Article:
Health care workers across the country are battling against COVID-19 with dwindling access to personal protective equipment (PPE), including masks. For hospitals reaching crisis capacity, the CDC has recommended that nonrespirator masks (surgical or procedural) be worn during select procedures and prolonged contact with potentially infectious patients. But guidance for health care workers on wearing these masks in other common areas of the hospital—outside of a patient room—is not well-developed.
As a result, some health care workers are facing the threat of disciplinary action for wearing masks in the hallways, elevators and shared clinical and nonclinical areas of hospitals—in some instances even if they come from the worker’s own supply.
And a number of doctors and nurses are distraught over this, says Megan Ranney, associate professor of emergency medicine, Brown University. “I have heard multiple anecdotes from colleagues in other states who report they were personally disciplined or lectured when seen wearing procedural masks in the halls of their hospitals,” she remarks.
For many health care workers, this crosses the line. “Doctors and nurses won’t feel safe to work in hospitals without autonomy to wear facemasks throughout the hospital,” says Elaine Yeung, chief of medicine at Scarborough Health Network, Canada. Ranney agrees, saying “yes we should absolutely be able to wear procedural masks outside of patient rooms. We are all potential sources of infection and protecting our healthcare workforce is critical. Of course, we are likely to need to reuse these masks—but forbidding their use seems, to me, misguided,” she remarks.
On the flip side, some hospitals will be hit harder by the PPE shortage than others and may, understandably, have unique considerations when it comes to resource capacity and keeping their workers and patients safe.
Kevin Readel, a veteran nurse in Oklahoma, told me that he put on the procedural mask on while inserting an intravenous line in a patient’s room. The mask was one that he had kept with him from months earlier. Within 30 minutes, Readel said, his supervisor called him with a warning; don’t wear a mask again because it will cause fear for patients and nurses. Readel said he was adamant that he couldn’t be told not to wear a mask, ever.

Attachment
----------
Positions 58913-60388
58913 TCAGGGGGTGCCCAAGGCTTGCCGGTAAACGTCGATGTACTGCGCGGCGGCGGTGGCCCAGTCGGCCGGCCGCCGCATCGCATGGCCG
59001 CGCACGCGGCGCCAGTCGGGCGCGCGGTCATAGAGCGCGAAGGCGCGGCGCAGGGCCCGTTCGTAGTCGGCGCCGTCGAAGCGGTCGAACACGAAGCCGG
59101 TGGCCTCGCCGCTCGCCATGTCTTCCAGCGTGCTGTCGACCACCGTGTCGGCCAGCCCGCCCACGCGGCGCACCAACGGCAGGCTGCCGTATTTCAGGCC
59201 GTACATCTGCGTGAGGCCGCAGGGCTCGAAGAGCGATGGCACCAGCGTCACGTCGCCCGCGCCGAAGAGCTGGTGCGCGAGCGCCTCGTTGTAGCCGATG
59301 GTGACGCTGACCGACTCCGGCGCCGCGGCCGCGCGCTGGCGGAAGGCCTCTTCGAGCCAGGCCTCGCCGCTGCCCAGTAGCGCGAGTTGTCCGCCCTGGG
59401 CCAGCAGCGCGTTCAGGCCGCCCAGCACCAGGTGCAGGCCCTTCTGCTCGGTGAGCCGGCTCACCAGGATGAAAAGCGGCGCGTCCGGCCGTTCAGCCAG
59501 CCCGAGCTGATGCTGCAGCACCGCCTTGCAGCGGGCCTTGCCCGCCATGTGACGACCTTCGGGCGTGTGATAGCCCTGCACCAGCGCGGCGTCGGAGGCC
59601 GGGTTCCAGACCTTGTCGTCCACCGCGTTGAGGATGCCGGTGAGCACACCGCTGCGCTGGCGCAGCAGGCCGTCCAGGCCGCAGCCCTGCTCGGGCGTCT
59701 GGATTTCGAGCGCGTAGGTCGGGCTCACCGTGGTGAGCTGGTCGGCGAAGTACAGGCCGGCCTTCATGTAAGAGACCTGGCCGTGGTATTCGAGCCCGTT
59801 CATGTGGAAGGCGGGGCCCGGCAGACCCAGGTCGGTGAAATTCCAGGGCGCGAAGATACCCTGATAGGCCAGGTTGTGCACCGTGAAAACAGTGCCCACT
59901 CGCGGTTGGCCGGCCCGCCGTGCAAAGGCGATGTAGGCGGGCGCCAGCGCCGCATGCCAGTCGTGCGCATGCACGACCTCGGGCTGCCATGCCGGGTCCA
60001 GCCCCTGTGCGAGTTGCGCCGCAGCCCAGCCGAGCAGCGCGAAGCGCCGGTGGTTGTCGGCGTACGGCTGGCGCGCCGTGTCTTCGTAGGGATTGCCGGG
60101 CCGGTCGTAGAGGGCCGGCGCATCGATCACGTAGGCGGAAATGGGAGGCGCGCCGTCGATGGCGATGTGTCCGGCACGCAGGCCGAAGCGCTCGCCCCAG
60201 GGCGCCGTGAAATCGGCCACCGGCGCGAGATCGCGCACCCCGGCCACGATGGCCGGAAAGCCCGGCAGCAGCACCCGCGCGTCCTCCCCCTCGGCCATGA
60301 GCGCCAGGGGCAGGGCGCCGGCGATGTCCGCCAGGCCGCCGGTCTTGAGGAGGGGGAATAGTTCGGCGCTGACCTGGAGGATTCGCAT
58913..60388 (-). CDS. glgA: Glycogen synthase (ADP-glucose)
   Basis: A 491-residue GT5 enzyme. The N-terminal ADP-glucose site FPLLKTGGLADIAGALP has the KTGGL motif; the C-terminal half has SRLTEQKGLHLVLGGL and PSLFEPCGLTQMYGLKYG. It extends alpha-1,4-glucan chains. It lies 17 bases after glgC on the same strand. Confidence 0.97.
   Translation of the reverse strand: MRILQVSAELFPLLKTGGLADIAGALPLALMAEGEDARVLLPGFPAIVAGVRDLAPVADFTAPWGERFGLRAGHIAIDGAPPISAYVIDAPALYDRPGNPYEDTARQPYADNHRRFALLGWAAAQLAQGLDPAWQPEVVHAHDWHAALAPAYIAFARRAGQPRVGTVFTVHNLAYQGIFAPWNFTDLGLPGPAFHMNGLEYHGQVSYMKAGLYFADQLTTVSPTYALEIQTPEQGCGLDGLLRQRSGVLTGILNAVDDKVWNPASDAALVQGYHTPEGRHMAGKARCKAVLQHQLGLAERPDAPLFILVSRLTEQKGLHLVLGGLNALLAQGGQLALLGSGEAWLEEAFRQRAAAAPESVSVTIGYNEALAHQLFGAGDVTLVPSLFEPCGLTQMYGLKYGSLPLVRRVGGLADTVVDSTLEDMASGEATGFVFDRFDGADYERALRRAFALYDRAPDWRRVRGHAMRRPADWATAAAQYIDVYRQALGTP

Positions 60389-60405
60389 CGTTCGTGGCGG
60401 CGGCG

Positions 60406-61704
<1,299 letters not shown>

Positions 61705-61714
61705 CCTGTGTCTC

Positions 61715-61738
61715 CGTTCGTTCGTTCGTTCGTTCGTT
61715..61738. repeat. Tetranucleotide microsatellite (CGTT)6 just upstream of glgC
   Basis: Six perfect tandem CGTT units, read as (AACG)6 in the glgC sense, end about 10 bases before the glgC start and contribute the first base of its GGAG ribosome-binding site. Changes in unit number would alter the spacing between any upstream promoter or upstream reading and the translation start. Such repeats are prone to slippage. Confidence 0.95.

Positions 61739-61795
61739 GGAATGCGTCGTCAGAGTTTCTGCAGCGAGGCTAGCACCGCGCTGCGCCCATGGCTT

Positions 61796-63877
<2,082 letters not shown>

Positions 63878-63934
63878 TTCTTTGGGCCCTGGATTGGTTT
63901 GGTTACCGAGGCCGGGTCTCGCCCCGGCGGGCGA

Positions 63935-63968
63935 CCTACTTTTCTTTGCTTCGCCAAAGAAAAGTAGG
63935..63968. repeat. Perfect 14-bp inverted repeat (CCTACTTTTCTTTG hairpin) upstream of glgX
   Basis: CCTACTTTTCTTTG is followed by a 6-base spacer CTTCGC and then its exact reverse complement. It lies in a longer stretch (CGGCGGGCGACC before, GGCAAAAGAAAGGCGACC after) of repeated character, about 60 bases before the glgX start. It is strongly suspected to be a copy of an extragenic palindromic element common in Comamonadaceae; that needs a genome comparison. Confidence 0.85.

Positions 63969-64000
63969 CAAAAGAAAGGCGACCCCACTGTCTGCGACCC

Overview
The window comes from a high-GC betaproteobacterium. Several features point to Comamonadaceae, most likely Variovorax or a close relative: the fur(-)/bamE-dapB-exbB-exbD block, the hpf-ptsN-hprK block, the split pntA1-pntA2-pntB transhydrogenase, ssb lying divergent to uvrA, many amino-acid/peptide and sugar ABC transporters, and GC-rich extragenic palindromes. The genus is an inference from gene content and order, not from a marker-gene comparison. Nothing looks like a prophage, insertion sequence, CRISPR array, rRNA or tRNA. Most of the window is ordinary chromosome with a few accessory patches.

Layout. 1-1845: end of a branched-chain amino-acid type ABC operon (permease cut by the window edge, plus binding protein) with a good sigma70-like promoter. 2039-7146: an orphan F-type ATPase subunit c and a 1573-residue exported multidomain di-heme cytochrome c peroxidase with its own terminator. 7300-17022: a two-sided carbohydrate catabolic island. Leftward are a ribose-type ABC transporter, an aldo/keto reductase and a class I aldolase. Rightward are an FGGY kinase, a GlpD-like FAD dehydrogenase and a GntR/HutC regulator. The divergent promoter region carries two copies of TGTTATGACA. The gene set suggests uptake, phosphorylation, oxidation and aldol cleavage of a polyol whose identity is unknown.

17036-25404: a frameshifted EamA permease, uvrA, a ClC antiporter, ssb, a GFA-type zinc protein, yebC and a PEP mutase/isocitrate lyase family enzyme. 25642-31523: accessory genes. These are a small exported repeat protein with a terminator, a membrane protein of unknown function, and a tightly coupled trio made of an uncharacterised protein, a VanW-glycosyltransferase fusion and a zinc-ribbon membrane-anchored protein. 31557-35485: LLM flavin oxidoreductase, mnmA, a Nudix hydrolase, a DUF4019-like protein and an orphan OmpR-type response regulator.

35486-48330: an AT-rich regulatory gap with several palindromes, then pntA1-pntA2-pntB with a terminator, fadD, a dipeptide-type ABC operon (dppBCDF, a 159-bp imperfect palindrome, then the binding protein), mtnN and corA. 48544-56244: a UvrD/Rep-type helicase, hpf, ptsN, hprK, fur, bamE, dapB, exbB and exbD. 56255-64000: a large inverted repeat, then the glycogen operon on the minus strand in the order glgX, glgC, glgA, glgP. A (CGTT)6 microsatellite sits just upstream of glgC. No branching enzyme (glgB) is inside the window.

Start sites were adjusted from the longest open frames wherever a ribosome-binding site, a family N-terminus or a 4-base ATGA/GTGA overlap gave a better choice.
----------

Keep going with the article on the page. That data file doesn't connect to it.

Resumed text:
“I was sent home that same day and told to show up to human resources two days later. When I showed up, they told me I would be terminated immediately. They claimed it was about insubordination and not about refusing to take off the mask, but I can tell you the entire discussion we had centered around me causing hysteria by wearing a mask.” Readel has since filed a lawsuit that is ongoing. “I’ve worked very hard for all my life and I don’t change jobs. This really took me by surprise.” (The hospital that Readel worked at provided a statement earlier stating that they are “following CDC guidelines on infection prevention and infection control including the proper use of face masks and personal protective equipment.”)
Most public health experts agree that the general public should not routinely wear facemasks. It’s not helpful and is in fact detrimental to our ability to save resources for hospitals in need. And though there are differing opinions on whether health care workers should wear masks in all areas of the hospital, some experts suggest they should if resources permit.
Many hospitals worldwide have already mandated that health care workers wear a mask at all times while working, even when not in a patient’s room, and there are examples to suggest it works. Queen Mary Hospital in Hong Kong reported zero health care worker COVID-19 infections and zero cases of hospital-acquired infections during the first 42 days of the outbreak, despite treating numerous COVID-19 patients in the hospital. According to researchers, a key part of the successful preventive strategy involved health care workers wearing procedural masks at all times while in hospital—in addition to good hand hygiene and the proper use of more elaborate PPE in select situations. Of note, they also aggressively tested for the virus.
Some hospitals in the United States have also told health care workers to wear masks upon entry to the hospital. Northwell Health in New York, where I work, instituted such a policy recently. “We are doing this to help preserve our workforce. We can build ventilators, but we can’t build health care workers. They can’t get sick. We also want our workforce to feel comfortable and safe working,” says David Battinelli, senior vice president and chief medical officer of Northwell Health. Partners Healthcare in Boston, which includes Brigham and Women’s Hospital and Massachusetts General Hospital, has also announced mandatory facemasks while on facility premises.
As we all do our best to keep up with constantly changing infection control recommendations and resource availability, healthcare workers and hospitals will undoubtedly have to adapt on a weekly basis. But one thing is clear: for us to weather this storm, we desperately need more PPE now and a sustained flow of it thereafter. We can’t let up. As Readel told me, asking healthcare workers to work without masks is like “asking a firefighter to fight a fire naked.”
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